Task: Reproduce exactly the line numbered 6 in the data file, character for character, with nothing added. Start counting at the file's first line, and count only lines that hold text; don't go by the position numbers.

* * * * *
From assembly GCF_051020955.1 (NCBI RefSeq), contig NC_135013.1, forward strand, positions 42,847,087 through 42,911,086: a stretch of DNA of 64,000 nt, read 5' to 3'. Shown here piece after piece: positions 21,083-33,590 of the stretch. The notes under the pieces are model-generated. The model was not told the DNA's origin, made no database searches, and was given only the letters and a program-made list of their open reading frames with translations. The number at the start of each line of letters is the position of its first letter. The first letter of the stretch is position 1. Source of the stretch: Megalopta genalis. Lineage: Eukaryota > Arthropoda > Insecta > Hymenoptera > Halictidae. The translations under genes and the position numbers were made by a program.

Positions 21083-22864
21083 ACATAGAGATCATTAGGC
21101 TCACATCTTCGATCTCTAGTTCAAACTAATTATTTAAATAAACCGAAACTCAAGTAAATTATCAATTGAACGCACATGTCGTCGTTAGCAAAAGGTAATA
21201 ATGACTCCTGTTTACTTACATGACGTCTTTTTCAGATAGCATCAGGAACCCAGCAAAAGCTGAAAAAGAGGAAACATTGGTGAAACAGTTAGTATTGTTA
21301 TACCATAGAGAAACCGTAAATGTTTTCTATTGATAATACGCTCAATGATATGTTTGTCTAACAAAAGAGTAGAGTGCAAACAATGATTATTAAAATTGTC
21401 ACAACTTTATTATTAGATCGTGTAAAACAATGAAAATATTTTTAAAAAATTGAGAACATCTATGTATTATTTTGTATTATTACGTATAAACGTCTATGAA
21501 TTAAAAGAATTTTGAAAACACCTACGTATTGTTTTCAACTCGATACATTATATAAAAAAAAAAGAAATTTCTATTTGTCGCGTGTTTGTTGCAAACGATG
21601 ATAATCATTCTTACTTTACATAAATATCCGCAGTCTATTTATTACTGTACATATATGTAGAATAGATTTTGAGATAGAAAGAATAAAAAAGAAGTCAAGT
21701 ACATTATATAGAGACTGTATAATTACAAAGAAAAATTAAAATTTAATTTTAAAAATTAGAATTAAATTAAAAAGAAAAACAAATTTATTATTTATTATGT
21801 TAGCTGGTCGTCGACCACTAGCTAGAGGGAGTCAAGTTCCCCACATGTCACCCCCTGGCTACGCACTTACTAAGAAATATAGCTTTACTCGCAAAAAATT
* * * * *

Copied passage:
21301 TACCATAGAGAAACCGTAAATGTTTTCTATTGATAATACGCTCAATGATATGTTTGTCTAACAAAAGAGTAGAGTGCAAACAATGATTATTAAAATTGTC